By JAMES MORAN | Tiger Rag Associate Editor
The Tigers moved within a game of Omaha in dramatic, come-from-behind fashion.
Trailing 3-0, LSU came alive for four runs in the eighth inning against the Mississippi State bullpen to stun the Bulldogs and take game one of the Baton Rouge Super Regional, 4-3, at Alex Box Stadium on Saturday night.
It’s only the fourth time in program history an LSU team has overcome a three-or-more run deficit from the eighth inning on to win an NCAA Tournament game.
“That’s a game we’ll never forget in these parts, I can promise you that,” LSU coach Paul Mainieri said. “We’ll be talking about this game 10 years from now.”
Kramer Robertson sparked the rally with a leadoff walk. He clapped in the direction of the LSU dugout on his way to first base. After a hard lineout to center, Antoine Duplantis singled over the shortstop’s outstretched glove to kick the volume into another gear.
“As soon as Kramer walked, the gates of hell were unleashed,” LSU starter Alex Lange said.
With two on and one out, Greg Deichmann breathed life into a deflated ballpark with a two-run double to left. Postseason sensation Zach Watson then promptly tied the game with a sharp single to left.
A perfect hit-and-run single from Beau Jordan then forced Mississippi State to walk the bases loaded. Catcher Mike Papierski, who cost LSU a chance to tie the game earlier with a misstep on the base paths, lifted a sacrifice fly to deep center field to bring home the winning run.
“I told him this was his moment,” Mainieri recounted of a chat with his veteran backstop as Josh Smith took his intentional walk. “Nobody was going to take this from him. It was his turn and he was going to drive in the winning run.”
Zack Hess, who came in to get the final out of the eighth inning, remained to begin the ninth. The freshman gave up a leadoff single but retired the next three to strand the tying run at third base and leave All-American Brent Rooker in the on-deck circle.
Even with veteran closer Hunter Newman ready to go, Mainieri stuck with the freshman and Hess blew 96 and 95 mph heaters by Hunter Stovall to end it.
“I was a little bit afraid of him, to be honest with you,” the coach said. “If I had tried to take him out of the game I’m not sure I’d still be here to talk to you at the press conference. He was a man possessed, wasn’t he? He was high-fiving everybody when the runs were coming in. I went over to him and asked him if he wanted to stay in, and he about chewed my head off when I asked him.”
The late rally salvaged what could’ve been one of the more frustrating defeats in recent postseason history. LSU squandered a gem from Lange and wasted three golden opportunities to score before coming alive against the Mississippi State relief corps.
The Tigers will now have two chances to win one game and punch its ticket to the College World Series. They’ll hand the ball to Jared Poche’ on Sunday night at 8 p.m. Mississippi State coach Andy Cannizaro said he hadn’t decided on who he’d start in game two.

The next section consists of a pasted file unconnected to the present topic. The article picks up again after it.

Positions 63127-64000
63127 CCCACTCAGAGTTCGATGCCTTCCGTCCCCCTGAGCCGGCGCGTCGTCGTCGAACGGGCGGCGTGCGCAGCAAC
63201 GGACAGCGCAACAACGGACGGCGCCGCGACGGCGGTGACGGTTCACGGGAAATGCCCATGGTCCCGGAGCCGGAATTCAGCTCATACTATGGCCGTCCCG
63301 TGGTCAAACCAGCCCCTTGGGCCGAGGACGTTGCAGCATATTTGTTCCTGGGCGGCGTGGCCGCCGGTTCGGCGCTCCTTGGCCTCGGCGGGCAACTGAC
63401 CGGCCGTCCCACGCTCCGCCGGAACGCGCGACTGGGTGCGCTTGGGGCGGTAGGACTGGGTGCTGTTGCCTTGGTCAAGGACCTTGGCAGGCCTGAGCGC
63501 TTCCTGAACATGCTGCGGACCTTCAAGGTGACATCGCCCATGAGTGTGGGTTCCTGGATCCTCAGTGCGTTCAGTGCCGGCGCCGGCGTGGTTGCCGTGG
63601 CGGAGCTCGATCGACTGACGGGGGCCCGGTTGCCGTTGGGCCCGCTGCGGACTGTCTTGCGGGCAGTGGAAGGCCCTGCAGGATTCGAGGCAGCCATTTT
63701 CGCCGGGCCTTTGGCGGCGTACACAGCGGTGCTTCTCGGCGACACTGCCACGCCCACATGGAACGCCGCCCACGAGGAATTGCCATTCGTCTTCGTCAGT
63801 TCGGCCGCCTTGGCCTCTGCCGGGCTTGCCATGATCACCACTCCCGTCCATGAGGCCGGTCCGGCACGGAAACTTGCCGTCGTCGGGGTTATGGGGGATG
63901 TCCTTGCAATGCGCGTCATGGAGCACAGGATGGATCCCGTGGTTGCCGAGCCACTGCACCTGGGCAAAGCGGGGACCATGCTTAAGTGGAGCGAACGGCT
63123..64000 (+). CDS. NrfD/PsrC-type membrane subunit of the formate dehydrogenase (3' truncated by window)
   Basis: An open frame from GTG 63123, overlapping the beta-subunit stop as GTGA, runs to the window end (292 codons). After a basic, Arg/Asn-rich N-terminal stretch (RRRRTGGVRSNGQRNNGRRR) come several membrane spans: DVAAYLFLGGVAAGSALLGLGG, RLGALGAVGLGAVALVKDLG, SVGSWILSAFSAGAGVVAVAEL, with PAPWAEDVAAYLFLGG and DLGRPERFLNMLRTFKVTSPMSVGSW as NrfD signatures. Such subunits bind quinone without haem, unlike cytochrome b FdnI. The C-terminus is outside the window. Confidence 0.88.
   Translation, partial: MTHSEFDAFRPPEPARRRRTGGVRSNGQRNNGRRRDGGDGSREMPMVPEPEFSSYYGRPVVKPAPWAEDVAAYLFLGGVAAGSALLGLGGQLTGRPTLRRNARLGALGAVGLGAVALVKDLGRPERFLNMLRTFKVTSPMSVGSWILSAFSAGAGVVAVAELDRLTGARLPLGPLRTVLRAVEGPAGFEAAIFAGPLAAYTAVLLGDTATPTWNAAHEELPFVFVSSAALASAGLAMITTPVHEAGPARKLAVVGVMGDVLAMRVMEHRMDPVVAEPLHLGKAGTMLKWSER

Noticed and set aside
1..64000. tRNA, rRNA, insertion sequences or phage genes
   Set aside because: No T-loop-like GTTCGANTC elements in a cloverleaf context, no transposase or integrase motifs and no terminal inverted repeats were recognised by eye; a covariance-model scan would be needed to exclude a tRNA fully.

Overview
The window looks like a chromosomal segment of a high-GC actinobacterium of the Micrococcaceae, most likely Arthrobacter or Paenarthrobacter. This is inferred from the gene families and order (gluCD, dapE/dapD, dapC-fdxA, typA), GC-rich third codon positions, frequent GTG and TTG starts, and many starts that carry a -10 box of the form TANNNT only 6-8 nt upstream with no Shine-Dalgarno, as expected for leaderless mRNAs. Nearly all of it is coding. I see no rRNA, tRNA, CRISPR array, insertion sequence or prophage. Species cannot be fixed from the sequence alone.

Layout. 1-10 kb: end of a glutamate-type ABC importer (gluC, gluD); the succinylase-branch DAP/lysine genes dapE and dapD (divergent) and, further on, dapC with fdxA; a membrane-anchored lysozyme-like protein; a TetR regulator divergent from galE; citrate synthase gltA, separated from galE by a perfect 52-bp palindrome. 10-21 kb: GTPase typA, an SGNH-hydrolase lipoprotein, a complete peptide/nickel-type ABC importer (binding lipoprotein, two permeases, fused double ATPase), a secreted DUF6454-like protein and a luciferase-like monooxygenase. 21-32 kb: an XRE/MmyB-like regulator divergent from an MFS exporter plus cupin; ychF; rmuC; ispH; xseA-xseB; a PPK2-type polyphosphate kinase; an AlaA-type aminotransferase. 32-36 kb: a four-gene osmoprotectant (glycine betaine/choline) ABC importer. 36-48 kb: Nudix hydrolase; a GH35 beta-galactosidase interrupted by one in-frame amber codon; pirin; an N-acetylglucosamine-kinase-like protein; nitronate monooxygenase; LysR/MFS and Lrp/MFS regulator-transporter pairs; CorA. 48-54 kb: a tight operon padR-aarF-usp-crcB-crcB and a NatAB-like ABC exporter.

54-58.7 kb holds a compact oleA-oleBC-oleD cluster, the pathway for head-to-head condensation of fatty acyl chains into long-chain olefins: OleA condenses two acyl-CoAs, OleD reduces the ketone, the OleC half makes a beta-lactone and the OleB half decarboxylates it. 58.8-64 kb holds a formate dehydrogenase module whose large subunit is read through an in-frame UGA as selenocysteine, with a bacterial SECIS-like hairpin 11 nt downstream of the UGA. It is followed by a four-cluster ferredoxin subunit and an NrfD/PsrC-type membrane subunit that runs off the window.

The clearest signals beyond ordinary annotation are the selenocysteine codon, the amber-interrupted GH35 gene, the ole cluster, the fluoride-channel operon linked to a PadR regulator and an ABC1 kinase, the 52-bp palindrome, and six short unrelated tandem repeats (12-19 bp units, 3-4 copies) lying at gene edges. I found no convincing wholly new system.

Mississippi State took the early lead as Lange battled his command in the first inning.
Two walks and a bloop single loaded the bases, and he plunked Jake Mangum to force home a run. The right hander then fanned the next two hitters on wicked curveballs to leave the bases loaded and limit the damage.
“That’s what it’s all about,” Lange said. “Limiting the damage. After you give up the one, you can’t cash it in.”
The ace found his groove from there, matching zeroes with Bulldog ace Konnor Pilkington. It took Lange 29 pitches to get out of the first inning and only 49 to get through the next five. He retired 17 of the next 18 batters with nine strikeouts after the Mangum hit by pitch.
LSU didn’t pick up its first hit against Pilkington until Duplantis led off the fourth with a single back up the middle. Watson then fouled off a series of two-strike offerings before lining a single to center, setting up a second-and-third situation with one out thanks to aggressive base running.
The Tigers failed to score in the inning, with Smith flying out to the warning track to end the threat, though they made Pilkington throw 31 pitches. Smith’s drive brought the capacity crowd to its feet, but Hunter Vansau hauled it in with his back up against the wall in right field.
Papierski led off the fifth with a double into the left field corner and Jake Slaughter bunted him over to third. However, he froze in no man’s land on a swinging bunt off the bat of Robertson and was tagged out to short-circuit the scoring opportunity.
A leadoff single from Jordan and walk to Smith chased Pilkington from the game in the seventh inning with 102 pitches. Papierski laid down a perfect sac bunt against reliever Peyton Plumlee to again put the tying run on third base with less than two outs.
That brought up Slaughter for the most crucial at-bat of his young career. He lifted a fly ball to shallow center field, and Mangum hosed Jordan on a bang-bang play at the plate to end the inning. The call was confirmed by video review.
Dormant since the first inning, Mississippi State put together a rally against Lange in the eighth. Hunter Stovall doubled to right-center field and LSU intentionally walked Rooker. Lange struck out Ryan Gridley, but Cody Brown smashed a two-out, two-run double to left.
That was it for Lange, who tipped his cap to the crowd as he walked off the mound at the Box one final time. He scatted three hits and six walks (two intentional) over 7.2 innings and struck out 10.